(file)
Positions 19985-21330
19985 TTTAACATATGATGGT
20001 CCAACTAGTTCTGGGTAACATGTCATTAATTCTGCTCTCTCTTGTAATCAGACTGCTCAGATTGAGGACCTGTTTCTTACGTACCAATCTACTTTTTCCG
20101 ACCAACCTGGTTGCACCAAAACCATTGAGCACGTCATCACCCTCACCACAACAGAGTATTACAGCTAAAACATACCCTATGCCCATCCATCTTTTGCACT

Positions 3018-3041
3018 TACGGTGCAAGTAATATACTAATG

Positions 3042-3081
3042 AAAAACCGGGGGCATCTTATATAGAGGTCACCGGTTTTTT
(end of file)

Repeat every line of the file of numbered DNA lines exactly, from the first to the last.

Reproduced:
Positions 19985-21330
19985 TTTAACATATGATGGT
20001 CCAACTAGTTCTGGGTAACATGTCATTAATTCTGCTCTCTCTTGTAATCAGACTGCTCAGATTGAGGACCTGTTTCTTACGTACCAATCTACTTTTTCCG
20101 ACCAACCTGGTTGCACCAAAACCATTGAGCACGTCATCACCCTCACCACAACAGAGTATTACAGCTAAAACATACCCTATGCCCATCCATCTTTTGCACT

Positions 3018-3041
3018 TACGGTGCAAGTAATATACTAATG

Positions 3042-3081
3042 AAAAACCGGGGGCATCTTATATAGAGGTCACCGGTTTTTT